Distinct roles of dopamine and noradrenaline in incidental memory

Tobias U. Hauser*, Eran Eldar, Nina Purg, Michael Moutoussis, Raymond J. Dolan

*Corresponding author for this work

Research output: Contribution to journalArticlepeer-review

22 Scopus citations

Abstract

Episodic memory is sensitive to the influence of neuromodulators, such as dopamine and noradrenaline. These influences are considered important in the expression of several known memory biases, though their specific role in memory remains unclear. Using pharmacological agents with relatively high selectivity for either dopamine (400 mg amisulpride) or noradrenaline (40 mg propranolol) we examined their specific contribution to incidental memory. In a double-blind placebo-controlled human study (30 females, 30 males in total), we show that a memory selectivity bias was insensitive to propranolol but sensitive to amisulpride, consistent with a dominant influence from dopamine. By contrast, a putative arousal-induced memory boosting effect was insensitive to amisulpride but was sensitive to propranolol, consistent with a dominant noradrenaline effect. Thus, our findings highlight specific functional roles for dopamine and noradrenaline neurotransmission in the expression of incidental memory.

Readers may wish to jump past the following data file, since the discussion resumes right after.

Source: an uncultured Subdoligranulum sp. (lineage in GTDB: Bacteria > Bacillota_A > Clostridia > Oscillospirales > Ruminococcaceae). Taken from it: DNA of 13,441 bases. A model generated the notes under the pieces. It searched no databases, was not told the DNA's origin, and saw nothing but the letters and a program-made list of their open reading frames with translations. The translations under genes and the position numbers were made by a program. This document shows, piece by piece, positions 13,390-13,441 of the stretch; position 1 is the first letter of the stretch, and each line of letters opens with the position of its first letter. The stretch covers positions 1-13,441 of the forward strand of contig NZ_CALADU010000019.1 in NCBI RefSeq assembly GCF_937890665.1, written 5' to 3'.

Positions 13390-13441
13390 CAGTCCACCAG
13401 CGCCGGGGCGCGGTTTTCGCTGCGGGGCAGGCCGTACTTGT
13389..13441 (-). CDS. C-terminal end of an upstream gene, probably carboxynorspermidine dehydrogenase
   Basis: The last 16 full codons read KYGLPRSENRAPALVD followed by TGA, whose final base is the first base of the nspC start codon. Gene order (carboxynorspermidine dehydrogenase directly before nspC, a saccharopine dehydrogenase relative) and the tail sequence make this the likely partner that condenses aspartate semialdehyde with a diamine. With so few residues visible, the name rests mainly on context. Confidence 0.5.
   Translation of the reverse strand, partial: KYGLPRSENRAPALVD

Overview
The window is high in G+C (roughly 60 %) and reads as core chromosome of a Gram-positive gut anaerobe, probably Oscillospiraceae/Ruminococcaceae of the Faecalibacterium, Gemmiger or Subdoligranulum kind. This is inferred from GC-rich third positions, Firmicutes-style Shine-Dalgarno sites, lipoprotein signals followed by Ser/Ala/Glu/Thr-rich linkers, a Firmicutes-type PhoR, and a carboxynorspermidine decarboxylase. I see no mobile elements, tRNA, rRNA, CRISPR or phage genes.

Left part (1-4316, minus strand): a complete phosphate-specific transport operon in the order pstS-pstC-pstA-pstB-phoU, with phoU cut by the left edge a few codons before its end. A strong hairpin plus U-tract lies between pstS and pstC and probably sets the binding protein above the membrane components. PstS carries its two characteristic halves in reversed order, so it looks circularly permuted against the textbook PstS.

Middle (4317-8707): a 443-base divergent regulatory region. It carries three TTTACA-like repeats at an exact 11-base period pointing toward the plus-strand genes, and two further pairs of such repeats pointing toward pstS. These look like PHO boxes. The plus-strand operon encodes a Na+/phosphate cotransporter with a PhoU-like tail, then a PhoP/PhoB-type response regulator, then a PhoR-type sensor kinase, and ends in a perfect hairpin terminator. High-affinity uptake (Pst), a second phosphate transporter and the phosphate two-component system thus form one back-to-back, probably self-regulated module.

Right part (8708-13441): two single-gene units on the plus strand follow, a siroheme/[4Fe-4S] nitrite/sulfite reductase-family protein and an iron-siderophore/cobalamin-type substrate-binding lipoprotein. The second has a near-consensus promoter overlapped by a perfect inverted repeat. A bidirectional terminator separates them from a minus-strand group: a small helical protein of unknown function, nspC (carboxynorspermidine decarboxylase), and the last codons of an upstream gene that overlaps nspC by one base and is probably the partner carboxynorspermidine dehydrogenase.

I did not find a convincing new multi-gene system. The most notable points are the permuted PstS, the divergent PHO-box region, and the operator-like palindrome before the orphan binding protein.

Original languageAmerican English
Pages (from-to)7715-7721
Number of pages7
JournalJournal of Neuroscience
Volume39
Issue number39
DOIs
StatePublished - 25 Sep 2019

Bibliographical note

Publisher Copyright:
Copyright © 2019 Hauser et al.

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